Beauty Colorado Denver: Alan la Noue blowouts Hair by Alan hair salons Cohoes hair salons Denver hair salons Telluride long hair Matthew Morris Salon Salon 7
leave a comment
I don’t know how I ended up having long hair for so long. Up until the time I moved to Colorado–now over thirteen years ago–I mostly had short hair. I’m talking about super-short, pixie-cut-like hair. My shortest was from a top stylist in Paris who once said, “Very few women look good in long hair.” Mon dieu, tell that to all the American ladies from New York to L.A.
My first short haircut was from Alan la Noue, my Mom’s stylist of the past forty-five years or so and owner of Hair by Alan. Yes, he’s like a member of the family and I’m thrilled when I’m able to see him and have him do my hair on trips back home to upstate New York. He christened me with a short “do” when I was nine, a cheeky little cut complete with a widow’s peak à la Liza Minnelli in “Cabaret.” I’ve often been told I have a face best-suited for short hair yet in the West, long, almost hippy-like hair takes center stage.
So here I am a not-so-young lady anymore with locks long enough to donate to Locks for Love, or a similar type of organization. We often have Locks of Love events here in Telluride, so I think the next time one happens, I’ll step up to the chopping block. For now though I struggle with the maintenance required of long hair, the lengthy shampoos and conditionings as well as all the exhausting contortions required when I decide to step it up and smooth my hair with a long, arduous blow dry. No wonder the French call it un brushing.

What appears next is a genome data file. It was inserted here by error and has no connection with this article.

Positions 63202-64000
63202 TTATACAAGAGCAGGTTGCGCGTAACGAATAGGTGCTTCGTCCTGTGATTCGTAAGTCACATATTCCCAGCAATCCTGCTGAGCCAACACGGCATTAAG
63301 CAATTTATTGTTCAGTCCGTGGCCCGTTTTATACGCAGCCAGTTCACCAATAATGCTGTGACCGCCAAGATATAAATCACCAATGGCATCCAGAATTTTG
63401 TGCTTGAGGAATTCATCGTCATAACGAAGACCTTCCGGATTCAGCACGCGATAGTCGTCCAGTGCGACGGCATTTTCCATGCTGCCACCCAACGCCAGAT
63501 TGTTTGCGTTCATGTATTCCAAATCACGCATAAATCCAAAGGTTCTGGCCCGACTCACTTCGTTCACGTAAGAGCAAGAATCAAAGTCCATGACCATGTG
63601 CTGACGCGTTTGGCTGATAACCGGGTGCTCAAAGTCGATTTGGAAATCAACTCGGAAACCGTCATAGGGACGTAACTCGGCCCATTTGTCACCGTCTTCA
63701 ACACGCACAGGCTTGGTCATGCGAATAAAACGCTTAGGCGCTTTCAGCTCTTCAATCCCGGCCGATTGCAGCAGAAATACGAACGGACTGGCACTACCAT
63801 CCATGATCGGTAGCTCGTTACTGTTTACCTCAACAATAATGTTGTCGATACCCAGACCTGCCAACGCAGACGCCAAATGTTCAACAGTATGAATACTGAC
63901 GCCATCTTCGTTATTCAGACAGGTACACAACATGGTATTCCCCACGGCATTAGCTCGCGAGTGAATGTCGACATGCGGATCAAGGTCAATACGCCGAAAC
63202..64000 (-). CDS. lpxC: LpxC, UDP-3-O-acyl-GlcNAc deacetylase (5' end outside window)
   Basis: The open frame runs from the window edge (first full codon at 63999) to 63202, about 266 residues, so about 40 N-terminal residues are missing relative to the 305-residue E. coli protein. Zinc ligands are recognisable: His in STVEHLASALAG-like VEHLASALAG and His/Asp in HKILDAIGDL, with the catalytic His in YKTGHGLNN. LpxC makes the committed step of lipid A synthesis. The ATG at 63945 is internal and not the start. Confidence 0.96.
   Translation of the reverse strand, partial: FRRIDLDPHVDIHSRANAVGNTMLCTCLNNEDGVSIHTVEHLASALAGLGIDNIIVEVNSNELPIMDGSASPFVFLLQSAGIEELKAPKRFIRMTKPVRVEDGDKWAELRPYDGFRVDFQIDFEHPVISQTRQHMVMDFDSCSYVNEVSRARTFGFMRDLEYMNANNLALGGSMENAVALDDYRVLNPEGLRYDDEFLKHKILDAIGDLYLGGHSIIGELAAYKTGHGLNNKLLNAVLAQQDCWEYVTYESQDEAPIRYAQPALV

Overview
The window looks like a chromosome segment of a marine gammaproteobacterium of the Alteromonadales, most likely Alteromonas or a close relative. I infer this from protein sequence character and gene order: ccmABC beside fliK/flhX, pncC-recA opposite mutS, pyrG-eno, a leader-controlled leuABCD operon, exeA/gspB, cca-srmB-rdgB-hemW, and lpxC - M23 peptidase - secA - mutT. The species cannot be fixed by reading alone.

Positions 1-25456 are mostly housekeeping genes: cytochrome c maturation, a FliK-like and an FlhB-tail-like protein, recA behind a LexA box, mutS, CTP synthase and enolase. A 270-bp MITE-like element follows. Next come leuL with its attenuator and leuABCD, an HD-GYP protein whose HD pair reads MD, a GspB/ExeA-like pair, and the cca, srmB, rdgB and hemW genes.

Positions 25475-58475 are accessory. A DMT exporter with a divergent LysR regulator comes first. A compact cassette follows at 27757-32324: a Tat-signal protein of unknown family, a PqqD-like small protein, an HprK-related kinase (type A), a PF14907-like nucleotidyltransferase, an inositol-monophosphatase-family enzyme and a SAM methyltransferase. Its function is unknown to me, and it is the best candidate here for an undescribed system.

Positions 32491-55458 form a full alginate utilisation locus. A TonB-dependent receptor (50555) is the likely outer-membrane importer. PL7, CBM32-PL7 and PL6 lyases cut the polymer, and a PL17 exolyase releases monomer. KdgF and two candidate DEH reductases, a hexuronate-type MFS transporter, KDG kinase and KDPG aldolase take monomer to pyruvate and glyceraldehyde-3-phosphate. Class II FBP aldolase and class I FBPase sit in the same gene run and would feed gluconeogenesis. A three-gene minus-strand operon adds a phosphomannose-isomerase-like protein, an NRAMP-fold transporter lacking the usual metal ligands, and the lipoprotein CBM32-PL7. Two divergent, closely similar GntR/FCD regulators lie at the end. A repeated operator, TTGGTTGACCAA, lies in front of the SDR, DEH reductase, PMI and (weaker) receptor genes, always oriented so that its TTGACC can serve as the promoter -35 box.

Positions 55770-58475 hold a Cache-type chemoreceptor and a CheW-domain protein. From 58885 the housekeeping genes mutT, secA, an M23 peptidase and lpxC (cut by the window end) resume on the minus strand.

Art & Culture Colorado Denver French Life Restaurants: Bistro Vendôme Brilliant Cartier Cartier Exhibition Denver Denver Art Museum French restaurants Denver Le Central
leave a comment
It’s been snowing like crazy here in Colorado these past ten days. We had a couple of bluebird days in the middle of two huge storms, which made our sparkling blanket of snow diamonds shine all the more brilliantly.